It says a lot about the quality of a football match that the post-match analysis and media coverage of a League Cup semi-final are dominated by an incident surrounding a humble ball boy.
But, after a truly dour 90mins in which Swansea City remained entirely untroubled by Chelsea – apparently still clinging to the distant memories of being somehow crowned European Champions last season – and their half-assed efforts to claw back a 2-0 first-leg semi-final deficit, the issue on the lips of every commentator was a laughable altercation between Chelsea’s Eden Hazard and a lowly Swansea ball boy.
Entering the last 15mins of the dying embers of yet another forlorn trophy quest for the Blues – following the European Champions League, the European Super Cup, the World Club Championship and in all likelihood the English Premier League – £32M Belgian whizzkid Eden Hazard sought to bely the embarrassingly paltry efforts of his team up until that point by attempting to inject the myth of genuinely passionate desperation and eagerness into proceedings. Hazard, perhaps his personal frustration boiling over at yet another misplaced pass, yet another instance or poor control or another misdirected apparent shot on goal, sought to quickly retrieve the ball from beyond the touchline and back into play.
But he was thwarted by the quick-thinking anticipation of a 17yr old ball boy – yes, 17yrs old – who not at all saw the opportunity to waste some precious seconds of time for the home side. Having raced towards the ball, despite Hazard’s presence making his involvement totally unnecessary, he expertly flopped on top of it in a act of protective proficiency that would have Richie McCaw drooling in admiration, before rolling around in agony as Hazard attempted to free the ball.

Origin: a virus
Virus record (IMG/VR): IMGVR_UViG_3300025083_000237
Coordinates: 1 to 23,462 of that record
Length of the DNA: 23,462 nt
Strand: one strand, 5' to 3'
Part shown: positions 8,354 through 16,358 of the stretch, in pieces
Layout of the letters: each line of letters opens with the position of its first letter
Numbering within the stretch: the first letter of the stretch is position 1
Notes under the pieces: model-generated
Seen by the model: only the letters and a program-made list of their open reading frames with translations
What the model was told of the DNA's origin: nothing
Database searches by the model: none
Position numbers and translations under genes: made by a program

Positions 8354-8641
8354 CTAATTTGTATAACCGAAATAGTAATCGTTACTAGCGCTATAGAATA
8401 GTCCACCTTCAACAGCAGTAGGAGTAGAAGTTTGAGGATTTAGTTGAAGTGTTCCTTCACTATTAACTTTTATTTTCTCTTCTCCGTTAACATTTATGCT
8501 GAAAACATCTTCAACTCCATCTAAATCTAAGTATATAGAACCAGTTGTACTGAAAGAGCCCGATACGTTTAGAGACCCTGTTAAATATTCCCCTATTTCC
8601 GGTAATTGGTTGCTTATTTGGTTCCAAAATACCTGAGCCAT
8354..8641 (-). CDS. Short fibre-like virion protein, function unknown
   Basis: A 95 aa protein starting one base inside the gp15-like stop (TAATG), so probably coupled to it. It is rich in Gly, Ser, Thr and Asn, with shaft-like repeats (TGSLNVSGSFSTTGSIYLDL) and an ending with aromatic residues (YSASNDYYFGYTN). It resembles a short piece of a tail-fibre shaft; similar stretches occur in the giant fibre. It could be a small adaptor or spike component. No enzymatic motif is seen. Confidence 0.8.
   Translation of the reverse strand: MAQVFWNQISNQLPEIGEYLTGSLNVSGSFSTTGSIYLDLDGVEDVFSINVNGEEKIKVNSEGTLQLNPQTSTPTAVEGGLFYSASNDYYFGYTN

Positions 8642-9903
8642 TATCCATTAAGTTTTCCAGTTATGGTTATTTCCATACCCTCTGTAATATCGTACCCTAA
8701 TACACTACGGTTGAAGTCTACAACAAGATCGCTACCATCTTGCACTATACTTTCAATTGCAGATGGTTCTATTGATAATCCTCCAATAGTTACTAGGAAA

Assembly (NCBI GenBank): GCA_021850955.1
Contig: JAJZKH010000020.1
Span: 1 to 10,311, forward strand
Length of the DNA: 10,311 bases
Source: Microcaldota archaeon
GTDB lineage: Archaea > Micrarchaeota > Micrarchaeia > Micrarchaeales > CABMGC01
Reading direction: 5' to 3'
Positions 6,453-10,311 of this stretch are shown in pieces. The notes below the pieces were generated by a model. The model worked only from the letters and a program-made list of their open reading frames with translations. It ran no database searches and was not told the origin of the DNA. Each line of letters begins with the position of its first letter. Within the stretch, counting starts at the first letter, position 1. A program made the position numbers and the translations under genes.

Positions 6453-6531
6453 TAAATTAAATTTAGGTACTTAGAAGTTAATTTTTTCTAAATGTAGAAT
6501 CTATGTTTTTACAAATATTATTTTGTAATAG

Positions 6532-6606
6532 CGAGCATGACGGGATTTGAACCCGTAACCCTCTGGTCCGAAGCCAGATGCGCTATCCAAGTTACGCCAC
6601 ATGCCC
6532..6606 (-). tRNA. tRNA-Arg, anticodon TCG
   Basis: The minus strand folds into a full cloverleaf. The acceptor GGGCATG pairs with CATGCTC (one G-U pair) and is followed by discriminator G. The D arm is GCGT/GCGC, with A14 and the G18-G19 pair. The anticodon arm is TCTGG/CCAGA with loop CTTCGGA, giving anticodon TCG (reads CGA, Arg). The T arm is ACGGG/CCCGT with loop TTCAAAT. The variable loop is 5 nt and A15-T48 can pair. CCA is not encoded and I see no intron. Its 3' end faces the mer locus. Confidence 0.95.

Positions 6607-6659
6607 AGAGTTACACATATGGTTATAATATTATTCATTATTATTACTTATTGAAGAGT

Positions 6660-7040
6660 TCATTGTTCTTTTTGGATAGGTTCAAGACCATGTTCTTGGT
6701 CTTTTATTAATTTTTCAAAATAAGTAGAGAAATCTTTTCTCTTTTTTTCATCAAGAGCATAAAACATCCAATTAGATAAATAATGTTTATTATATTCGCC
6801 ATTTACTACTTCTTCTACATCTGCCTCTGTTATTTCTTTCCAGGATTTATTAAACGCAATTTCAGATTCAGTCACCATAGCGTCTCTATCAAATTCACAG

Now I am no Chelsea fan and cannot help but feel this latest indiscretion heaps more unwanted scrutiny on the club, but this was hardly a violent attack in the mould of Eric Cantona’s infamous assault on a fan during his overrated time at Man Utd. But Hazard was incredibly naive and thoughtless to involve himself and, despite the ball boy’s impressive pole-axed Didier Drogba impersonation, he was, in my opinion, rightly dismissed from the field of play. The referee had little choice.
Now while Sir Alex Ferguson contemplates a £10M bid for the ball boy as a replacement for the hapless David de Gea – Sir Alex reported to have been hugely impressed by the lad’s handling skills under pressure – while Man Utd supporters breathe a collective sigh of relief that it wasn’t Robin van Persie in the role of ball boy – a trauma such as that inflicted on him by Hazard would’ve probably “killed the boy” in Sir Alex’s gospel assessment – and the ball boy said to be sifting through the offers to appear in Celebrity Big Brother, the other question is this….
Hopefully and, in all likelihood, Hazard will receive a standard three-match suspension for violent conduct and the issue will soon be forgotten, allowing Swansea City and Bradford City’s wonderful achievement in reaching a Cup Final to be rightly lauded. But, with an increasing band of the media, and amongst football followers in general, advocating a sympathetic view towards Hazard and suggesting the ball boy ought to accept responsibility for his questionable actions, I wonder whether the reaction would have been quite the same had the player been Luis Suarez rather than Eden Hazard?!?
Perish the thought that the English media have an agenda, but I suspect there would of been calls for a season-long ban, criminal prosecution and a return to capital punishment had the Uruguayan, rather than the Belgian, found himself in that very same situation….